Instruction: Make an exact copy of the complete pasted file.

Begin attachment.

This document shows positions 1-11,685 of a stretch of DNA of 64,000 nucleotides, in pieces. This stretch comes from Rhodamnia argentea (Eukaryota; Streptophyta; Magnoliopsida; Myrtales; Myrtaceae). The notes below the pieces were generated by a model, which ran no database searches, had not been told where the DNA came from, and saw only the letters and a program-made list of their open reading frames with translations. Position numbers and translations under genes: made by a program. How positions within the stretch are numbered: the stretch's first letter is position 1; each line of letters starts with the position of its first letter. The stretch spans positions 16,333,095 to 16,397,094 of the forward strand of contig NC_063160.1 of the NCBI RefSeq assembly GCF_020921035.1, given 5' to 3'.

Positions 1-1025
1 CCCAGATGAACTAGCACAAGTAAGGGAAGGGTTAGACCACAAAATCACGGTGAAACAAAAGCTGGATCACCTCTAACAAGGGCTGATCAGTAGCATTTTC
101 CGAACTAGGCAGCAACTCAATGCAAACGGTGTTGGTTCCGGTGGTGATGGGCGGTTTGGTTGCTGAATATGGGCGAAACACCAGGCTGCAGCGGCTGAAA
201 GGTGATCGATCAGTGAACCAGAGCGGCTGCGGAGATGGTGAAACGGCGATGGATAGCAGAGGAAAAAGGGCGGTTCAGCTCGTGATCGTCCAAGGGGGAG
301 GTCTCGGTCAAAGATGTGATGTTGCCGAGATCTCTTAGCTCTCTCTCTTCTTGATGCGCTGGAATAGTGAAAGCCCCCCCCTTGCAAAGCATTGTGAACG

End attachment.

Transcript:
This document shows positions 1-11,685 of a stretch of DNA of 64,000 nucleotides, in pieces. This stretch comes from Rhodamnia argentea (Eukaryota; Streptophyta; Magnoliopsida; Myrtales; Myrtaceae). The notes below the pieces were generated by a model, which ran no database searches, had not been told where the DNA came from, and saw only the letters and a program-made list of their open reading frames with translations. Position numbers and translations under genes: made by a program. How positions within the stretch are numbered: the stretch's first letter is position 1; each line of letters starts with the position of its first letter. The stretch spans positions 16,333,095 to 16,397,094 of the forward strand of contig NC_063160.1 of the NCBI RefSeq assembly GCF_020921035.1, given 5' to 3'.

Positions 1-1025
1 CCCAGATGAACTAGCACAAGTAAGGGAAGGGTTAGACCACAAAATCACGGTGAAACAAAAGCTGGATCACCTCTAACAAGGGCTGATCAGTAGCATTTTC
101 CGAACTAGGCAGCAACTCAATGCAAACGGTGTTGGTTCCGGTGGTGATGGGCGGTTTGGTTGCTGAATATGGGCGAAACACCAGGCTGCAGCGGCTGAAA
201 GGTGATCGATCAGTGAACCAGAGCGGCTGCGGAGATGGTGAAACGGCGATGGATAGCAGAGGAAAAAGGGCGGTTCAGCTCGTGATCGTCCAAGGGGGAG
301 GTCTCGGTCAAAGATGTGATGTTGCCGAGATCTCTTAGCTCTCTCTCTTCTTGATGCGCTGGAATAGTGAAAGCCCCCCCCTTGCAAAGCATTGTGAACG